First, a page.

On WWII, memory management and control

I posted the following comment following the article Forgive us for starting the Second World War, Germany begs Poland in The Times:

The war was started by a joint German-Soviet invasion of Poland. Each of the invaders occupied roughly half of the country.

Joint Communist-Nazi victory parade was held in Brześć on the Bug river (Brest-Litovsk) on 22 September 1939. An interesting and highly symbolic photo can be viewed at https://lsborkowski.com/pol/joint-communist-nazi-victory-parade/. The Nazis and the Communists marched amicably in one triumphant column. Hammer and sickle in a brotherly embrace with the swastika.

Ideological differences notwithstanding, both Nazi and Soviet occupations implemented similar terror.

One remarkable early victim was Janusz Kusociński, winner of the 10k race in the Los Angeles Olympics in 1932. He got involved in efforts to organize resistance immediately after the German occupation began. He was arrested in March 1940 and shot in the forest near Warsaw on 21 June 1940.

After the war, Communists organised yearly athletic competition in Warsaw under Kusociński’s name: Memoriał Kusocińskiego. The first one was held in 1954. This was an exercise in the control and management of memory. Kusociński was killed by the Germans, not the Russians, which made his name eligible for such manipulation.

Around 2011 the Kusociński competition was expelled from Warsaw to Szczecin (Stettin). I am not sure if the competition was not inactive for a few years before that. A ridiculous move. Kusociński had no connection to Szczecin/Stettin, which was a German city before WWII. His name was, in a way, disposed of, to make space for a more recent name of someone else, thus confirming the post-1990 continuity of the Communist policy of memory management and control.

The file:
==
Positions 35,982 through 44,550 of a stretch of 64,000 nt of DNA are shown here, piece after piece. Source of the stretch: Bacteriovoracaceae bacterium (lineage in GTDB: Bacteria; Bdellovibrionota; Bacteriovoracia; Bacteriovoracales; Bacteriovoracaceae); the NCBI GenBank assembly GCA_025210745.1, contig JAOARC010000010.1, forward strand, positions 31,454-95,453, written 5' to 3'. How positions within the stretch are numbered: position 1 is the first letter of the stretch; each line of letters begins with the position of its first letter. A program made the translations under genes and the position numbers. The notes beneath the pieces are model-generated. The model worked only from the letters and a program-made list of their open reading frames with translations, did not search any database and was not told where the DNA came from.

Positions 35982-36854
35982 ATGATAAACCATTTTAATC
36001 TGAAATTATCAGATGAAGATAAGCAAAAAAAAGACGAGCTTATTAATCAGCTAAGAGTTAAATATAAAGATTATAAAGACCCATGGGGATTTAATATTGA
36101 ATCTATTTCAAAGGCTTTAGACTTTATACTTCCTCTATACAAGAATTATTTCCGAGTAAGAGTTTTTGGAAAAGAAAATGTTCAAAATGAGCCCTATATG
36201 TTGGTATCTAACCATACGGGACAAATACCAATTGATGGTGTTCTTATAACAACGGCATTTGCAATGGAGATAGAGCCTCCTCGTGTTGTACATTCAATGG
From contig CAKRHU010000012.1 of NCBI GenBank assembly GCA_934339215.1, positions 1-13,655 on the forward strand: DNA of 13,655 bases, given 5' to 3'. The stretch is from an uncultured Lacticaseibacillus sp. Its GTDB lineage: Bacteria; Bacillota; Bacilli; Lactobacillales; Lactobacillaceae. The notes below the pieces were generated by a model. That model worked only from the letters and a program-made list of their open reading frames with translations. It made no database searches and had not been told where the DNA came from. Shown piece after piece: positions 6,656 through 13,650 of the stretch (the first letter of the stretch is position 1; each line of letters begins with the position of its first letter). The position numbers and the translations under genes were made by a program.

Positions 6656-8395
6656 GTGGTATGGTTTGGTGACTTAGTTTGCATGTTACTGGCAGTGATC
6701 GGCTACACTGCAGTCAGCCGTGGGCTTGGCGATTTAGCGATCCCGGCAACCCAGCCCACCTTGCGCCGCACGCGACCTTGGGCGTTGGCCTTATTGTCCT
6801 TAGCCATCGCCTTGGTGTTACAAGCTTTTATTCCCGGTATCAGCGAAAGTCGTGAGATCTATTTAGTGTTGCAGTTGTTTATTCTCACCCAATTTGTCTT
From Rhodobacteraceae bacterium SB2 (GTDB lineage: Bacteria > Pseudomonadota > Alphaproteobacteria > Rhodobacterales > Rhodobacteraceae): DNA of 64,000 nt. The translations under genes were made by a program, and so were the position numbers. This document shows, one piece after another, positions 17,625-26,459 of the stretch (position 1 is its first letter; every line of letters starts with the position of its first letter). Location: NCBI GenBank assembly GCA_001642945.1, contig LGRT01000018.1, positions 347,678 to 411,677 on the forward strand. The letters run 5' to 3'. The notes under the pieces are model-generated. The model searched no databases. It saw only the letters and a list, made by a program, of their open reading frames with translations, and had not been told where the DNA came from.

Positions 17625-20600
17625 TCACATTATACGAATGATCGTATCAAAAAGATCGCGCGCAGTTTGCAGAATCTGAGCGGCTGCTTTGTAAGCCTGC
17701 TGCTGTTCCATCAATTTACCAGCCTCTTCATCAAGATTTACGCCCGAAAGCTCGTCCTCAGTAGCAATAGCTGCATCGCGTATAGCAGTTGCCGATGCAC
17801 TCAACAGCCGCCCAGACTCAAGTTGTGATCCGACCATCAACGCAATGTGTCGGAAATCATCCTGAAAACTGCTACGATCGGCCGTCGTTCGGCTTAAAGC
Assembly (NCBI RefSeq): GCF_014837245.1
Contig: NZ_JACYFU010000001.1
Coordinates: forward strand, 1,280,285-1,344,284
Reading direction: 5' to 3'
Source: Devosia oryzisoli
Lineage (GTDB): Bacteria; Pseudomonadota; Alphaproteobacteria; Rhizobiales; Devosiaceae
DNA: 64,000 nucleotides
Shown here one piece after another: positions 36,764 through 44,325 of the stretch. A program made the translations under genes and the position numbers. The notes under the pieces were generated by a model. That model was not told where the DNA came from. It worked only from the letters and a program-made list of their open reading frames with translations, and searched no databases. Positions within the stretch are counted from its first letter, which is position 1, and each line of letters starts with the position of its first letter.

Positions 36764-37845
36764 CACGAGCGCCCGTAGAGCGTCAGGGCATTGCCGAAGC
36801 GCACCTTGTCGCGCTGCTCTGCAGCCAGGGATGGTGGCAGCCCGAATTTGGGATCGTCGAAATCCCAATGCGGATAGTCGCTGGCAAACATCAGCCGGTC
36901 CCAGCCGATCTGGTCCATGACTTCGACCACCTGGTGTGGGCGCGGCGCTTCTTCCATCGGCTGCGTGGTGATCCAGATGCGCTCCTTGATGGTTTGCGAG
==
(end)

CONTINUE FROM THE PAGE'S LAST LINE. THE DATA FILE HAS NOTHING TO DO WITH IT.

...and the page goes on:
My wife’s grandfather, Aleksander Głuchowski, fought in the September 1939 campaign and facing defeat crossed the border to Lithuania to be interned there, rather than fall into the German or Russian hands. After Lithuania’s invasion by the Soviet Union, he was imprisoned in an Orthodox monastery near Kozelsk, the same place, from which thousands of Polish officers were transported to the execution site in the Katyn forest near Smolensk in the Spring of 1940. He was later transferred to Gryazovets in northern Russia.

Following the Nazis move eastward in June 1941, the Soviets were much more organised and disciplined in killing thousands of Polish citizens they earlier imprisoned [, than fighting the German army]. Some prisoners were forced to go on exhaustive marches East. Thousands either died of exhaustion or were killed in those marches.

The memory management and control policy eliminated those victims from memory and history.

The Wannsee conference of the senior Nazis was held in January 1942. The policy of the mass slaughter of Jews was decided upon and implemented.

Aleksander was eventually released by the Soviets and joined the Polish forces formed under the western Allies command.

He was not able to participate in the Allied victory parade in London in 1946. The British government preferred to appease the Communists and issued the invitation for the parade to the Communists in Warsaw. The Poles fighting on the western front were excluded.

When Aleksander returned to Poland in 1947, he was immediately arrested by the Communist secret police. When he was later released, he was exhausted and sick. He died in 1952 at the young age of 45. His wife died in 1945, shortly after the end of the war, probably of similar reasons: sickness and exhaustion. They last saw each other when Aleksander left to fight in September 1939.